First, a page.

Research for Fantasy Stories: Dieselpunk Research

Yes, you can – and should – do research for your writing, even if you’re writing fantasy. Especially if you’re writing historical fantasy. 

The dieselpunk short story series I’m working on is just that – historical fiction with elements of fantasy. While dieselpunk traditionally involves retro-futuristic technology (think the flying jetpack from The Rocketeer), it can also include elements of the paranormal or the fantastical. And to write any or all of these nuances well requires a bit of research.

Here are some of the things that I’m currently researching for my historical fantasy/dieselpunk series:

Jazz-Age Fashion and Aesthetics

The stories I’m writing take place during the Roaring 20s, and my protagonist, Cornelia Jones, is a wealthy socialite. While Cornelia’s adventures don’t really focus on the details of day-to-day life, I do want to give the readers an accurate feeling for the setting and the time period. The clothes that an upper-class woman in the mid-twenties would have worn, the kind of car she owns, other details like the use of telegrams and iceboxes and gramophones all help to build the world. Continue reading

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When You’re Hit with a Shiny New Idea

Most of us creative types are often working on at least two projects at any given time.

So what do you do when you’re going along as planned, making headway (or not) on your current creative projects, and a Shiny New Idea hits you out of the blue?

The way I see it, you can handle this one of three ways:

File it away for later

Whether your Shiny New Idea is just the vaguest form of a concept or a full-blown Idea, write it down. You’ll never bring your Idea to fruition – now or later – if you don’t first write it down. And no, you won’t remember it later. Writing it down and filing it away is a good way to a) remember the Idea when the first Shininess has worn off, and b) let it cool before you interrupt all your current projects to work on it. Continue reading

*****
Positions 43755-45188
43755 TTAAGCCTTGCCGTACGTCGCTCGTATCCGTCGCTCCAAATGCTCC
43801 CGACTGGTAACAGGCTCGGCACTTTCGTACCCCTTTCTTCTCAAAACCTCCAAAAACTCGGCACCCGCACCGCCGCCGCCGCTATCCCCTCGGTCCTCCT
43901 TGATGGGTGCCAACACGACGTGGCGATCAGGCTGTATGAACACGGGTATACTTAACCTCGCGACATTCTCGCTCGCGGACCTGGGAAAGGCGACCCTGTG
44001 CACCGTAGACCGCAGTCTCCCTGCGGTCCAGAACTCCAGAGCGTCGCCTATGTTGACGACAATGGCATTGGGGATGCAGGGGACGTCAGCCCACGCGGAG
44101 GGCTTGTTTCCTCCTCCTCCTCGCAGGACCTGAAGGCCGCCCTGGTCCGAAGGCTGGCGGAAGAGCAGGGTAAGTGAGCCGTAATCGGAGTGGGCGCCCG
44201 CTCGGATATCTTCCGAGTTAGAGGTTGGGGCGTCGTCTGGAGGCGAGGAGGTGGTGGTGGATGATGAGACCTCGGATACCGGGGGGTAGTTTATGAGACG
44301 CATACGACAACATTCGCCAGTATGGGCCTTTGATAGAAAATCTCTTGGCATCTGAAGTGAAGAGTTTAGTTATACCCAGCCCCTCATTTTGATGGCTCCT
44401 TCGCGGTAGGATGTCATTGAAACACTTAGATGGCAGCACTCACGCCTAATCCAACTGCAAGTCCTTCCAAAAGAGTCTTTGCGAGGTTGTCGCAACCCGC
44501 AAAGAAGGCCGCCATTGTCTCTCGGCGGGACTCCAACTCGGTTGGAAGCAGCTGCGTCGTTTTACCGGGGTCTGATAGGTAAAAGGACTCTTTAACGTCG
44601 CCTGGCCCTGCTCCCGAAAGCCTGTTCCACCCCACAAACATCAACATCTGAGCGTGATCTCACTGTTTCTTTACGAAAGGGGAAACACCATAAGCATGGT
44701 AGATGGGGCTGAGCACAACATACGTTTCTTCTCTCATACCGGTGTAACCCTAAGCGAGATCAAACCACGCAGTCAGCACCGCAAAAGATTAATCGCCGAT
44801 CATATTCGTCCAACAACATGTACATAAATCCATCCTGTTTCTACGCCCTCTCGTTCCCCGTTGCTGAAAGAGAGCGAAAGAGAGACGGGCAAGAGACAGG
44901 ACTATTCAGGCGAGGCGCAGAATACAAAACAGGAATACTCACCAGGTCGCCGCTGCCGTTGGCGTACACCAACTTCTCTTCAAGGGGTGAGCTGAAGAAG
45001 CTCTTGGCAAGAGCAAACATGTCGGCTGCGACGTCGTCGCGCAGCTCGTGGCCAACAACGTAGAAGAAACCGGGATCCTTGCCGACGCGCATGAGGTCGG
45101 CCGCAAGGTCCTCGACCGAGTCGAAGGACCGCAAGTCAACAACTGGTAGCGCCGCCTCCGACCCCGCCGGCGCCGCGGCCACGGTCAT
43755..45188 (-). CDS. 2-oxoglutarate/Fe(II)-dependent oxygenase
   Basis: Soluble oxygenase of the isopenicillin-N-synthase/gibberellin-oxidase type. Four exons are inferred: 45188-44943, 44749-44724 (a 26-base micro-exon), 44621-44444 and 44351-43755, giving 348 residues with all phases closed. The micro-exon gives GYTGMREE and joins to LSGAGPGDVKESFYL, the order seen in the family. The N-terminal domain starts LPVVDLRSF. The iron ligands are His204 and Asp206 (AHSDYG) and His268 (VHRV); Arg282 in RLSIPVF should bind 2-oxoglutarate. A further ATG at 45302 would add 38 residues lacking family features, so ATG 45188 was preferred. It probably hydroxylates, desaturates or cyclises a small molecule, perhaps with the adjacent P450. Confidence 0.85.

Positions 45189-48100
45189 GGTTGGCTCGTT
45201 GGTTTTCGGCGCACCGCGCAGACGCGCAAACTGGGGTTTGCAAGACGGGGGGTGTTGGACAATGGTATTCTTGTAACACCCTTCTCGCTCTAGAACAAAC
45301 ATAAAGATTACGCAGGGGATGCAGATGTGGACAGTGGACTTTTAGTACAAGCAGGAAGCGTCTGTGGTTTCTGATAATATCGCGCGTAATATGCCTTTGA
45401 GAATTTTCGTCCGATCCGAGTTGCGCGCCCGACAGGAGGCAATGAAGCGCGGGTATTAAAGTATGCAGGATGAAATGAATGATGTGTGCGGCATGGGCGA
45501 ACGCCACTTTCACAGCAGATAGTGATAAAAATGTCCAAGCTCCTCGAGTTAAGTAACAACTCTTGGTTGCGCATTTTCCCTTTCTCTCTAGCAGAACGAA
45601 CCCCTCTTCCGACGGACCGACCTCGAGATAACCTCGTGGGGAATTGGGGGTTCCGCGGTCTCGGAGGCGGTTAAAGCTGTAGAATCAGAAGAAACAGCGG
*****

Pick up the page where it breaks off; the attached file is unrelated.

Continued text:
Blogging Topics for 2018: What Do You Want?

Well, here it is – my first blog post of 2018! Whee!

I’ve been a disciplined blogger for years – I’ve posted at least one blog post a week for several years now, missing only a few weeks here and there in all that time. However, I’ve never been a particularly organized blogger; that is, I’ve never had blog topics and outlines planned out for weeks or months in advance. I count myself productive if I have even one post written ahead of time.

And in all my new year’s resolutions and goals, becoming an organized blogger is not one of them. Sorry, but there it is. Perhaps that makes me less of a professional writer; but I have enough trouble outlining and keeping up with the books I’m writing. Continue reading

How to Wish Writers a Merry Christmas

If you’re not a writer (or even if you are), you probably know a writer – or at least follow a few on social media. So while you’re putting the finishing touches on your holiday gift-buying (or if you’re one of those ones who hasn’t started yet), I’m here to offer you a few tips on how to give the best gifts to those writers in your life. And some of these gifts won’t even cost you any money! Here are some ideas:

Buy their Books

Okay, this one might cost you a little money. But it’s money well spent. For sometimes less money than you just spent on your peppermint mocha drink, you can download an ebook and get hours of entertainment. It’s not a big deal for you, but trust me, for us writers, selling a book and providing information or enjoyment to one person is a big deal. Continue reading

Writing Prompt: Celebrate your Character’s Favorite Holiday

Winter is my favorite season, and Christmas is my favorite holiday, and so at this time of year I invariably find myself wanting to write wintry and Christmas-themed scenarios, even if my current WIP has nothing to do with either one.

I think it’s a valid writing exercise, though. Writing about a holiday that may or may not actually figure into your story is a great way to develop more details about your characters and world. Does your character hate Christmas and everything festive? Does your character celebrate Hanukkah but always wanted to put up a Christmas tree? How does the time period, nationality, and culture of your character affect their winter-time celebrations? Does your character live in a fantasy world with a holiday of your own creation?

Try writing a scene or a vignette about your main character(s) celebrating – or avoiding – their traditional winter holiday. It doesn’t have to fit into your current story – just write a scene and see where it goes! You might learn a lot about your characters and your story’s world!